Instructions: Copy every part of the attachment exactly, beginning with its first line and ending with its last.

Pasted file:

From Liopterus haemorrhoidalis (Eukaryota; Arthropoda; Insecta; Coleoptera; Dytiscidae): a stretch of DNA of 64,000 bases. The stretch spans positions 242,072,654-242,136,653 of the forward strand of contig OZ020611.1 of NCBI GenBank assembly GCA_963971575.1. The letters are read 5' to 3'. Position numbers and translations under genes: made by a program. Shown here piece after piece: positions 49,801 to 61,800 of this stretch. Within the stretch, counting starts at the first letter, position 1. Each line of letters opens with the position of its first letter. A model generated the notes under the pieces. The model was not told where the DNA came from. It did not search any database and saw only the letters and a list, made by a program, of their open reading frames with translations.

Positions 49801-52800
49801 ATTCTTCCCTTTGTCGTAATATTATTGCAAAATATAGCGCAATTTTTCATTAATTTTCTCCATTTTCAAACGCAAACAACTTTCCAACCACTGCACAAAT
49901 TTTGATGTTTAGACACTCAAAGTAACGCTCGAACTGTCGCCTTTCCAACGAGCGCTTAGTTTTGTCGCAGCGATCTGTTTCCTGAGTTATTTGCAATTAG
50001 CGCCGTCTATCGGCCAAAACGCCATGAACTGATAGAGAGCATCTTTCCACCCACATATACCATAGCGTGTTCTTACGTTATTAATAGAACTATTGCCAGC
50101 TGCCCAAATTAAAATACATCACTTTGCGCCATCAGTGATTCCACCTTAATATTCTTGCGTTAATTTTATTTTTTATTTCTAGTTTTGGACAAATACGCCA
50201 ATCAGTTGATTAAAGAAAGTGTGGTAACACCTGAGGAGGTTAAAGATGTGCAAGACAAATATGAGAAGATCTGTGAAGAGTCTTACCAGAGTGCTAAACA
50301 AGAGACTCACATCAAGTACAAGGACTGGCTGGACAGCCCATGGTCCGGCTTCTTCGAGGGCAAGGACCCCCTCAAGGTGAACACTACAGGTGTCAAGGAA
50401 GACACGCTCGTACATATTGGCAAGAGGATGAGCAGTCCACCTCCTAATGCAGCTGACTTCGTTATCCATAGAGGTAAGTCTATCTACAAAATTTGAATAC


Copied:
From Liopterus haemorrhoidalis (Eukaryota; Arthropoda; Insecta; Coleoptera; Dytiscidae): a stretch of DNA of 64,000 bases. The stretch spans positions 242,072,654-242,136,653 of the forward strand of contig OZ020611.1 of NCBI GenBank assembly GCA_963971575.1. The letters are read 5' to 3'. Position numbers and translations under genes: made by a program. Shown here piece after piece: positions 49,801 to 61,800 of this stretch. Within the stretch, counting starts at the first letter, position 1. Each line of letters opens with the position of its first letter. A model generated the notes under the pieces. The model was not told where the DNA came from. It did not search any database and saw only the letters and a list, made by a program, of their open reading frames with translations.

Positions 49801-52800
49801 ATTCTTCCCTTTGTCGTAATATTATTGCAAAATATAGCGCAATTTTTCATTAATTTTCTCCATTTTCAAACGCAAACAACTTTCCAACCACTGCACAAAT
49901 TTTGATGTTTAGACACTCAAAGTAACGCTCGAACTGTCGCCTTTCCAACGAGCGCTTAGTTTTGTCGCAGCGATCTGTTTCCTGAGTTATTTGCAATTAG
50001 CGCCGTCTATCGGCCAAAACGCCATGAACTGATAGAGAGCATCTTTCCACCCACATATACCATAGCGTGTTCTTACGTTATTAATAGAACTATTGCCAGC
50101 TGCCCAAATTAAAATACATCACTTTGCGCCATCAGTGATTCCACCTTAATATTCTTGCGTTAATTTTATTTTTTATTTCTAGTTTTGGACAAATACGCCA
50201 ATCAGTTGATTAAAGAAAGTGTGGTAACACCTGAGGAGGTTAAAGATGTGCAAGACAAATATGAGAAGATCTGTGAAGAGTCTTACCAGAGTGCTAAACA
50301 AGAGACTCACATCAAGTACAAGGACTGGCTGGACAGCCCATGGTCCGGCTTCTTCGAGGGCAAGGACCCCCTCAAGGTGAACACTACAGGTGTCAAGGAA
50401 GACACGCTCGTACATATTGGCAAGAGGATGAGCAGTCCACCTCCTAATGCAGCTGACTTCGTTATCCATAGAGGTAAGTCTATCTACAAAATTTGAATAC